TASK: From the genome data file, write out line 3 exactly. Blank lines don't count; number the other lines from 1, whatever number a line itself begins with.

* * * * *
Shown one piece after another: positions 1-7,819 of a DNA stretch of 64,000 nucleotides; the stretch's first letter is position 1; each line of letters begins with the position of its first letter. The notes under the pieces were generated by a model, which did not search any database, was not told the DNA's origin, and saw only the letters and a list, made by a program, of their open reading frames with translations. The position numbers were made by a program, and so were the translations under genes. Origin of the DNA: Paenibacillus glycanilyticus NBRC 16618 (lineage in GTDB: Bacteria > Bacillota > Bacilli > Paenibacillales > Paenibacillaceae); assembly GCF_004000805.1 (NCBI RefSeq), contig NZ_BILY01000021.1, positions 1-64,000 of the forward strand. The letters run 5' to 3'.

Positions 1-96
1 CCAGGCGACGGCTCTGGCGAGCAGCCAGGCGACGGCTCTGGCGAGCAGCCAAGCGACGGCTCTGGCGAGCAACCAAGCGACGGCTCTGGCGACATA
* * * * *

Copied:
1 CCAGGCGACGGCTCTGGCGAGCAGCCAGGCGACGGCTCTGGCGAGCAGCCAAGCGACGGCTCTGGCGAGCAACCAAGCGACGGCTCTGGCGACATA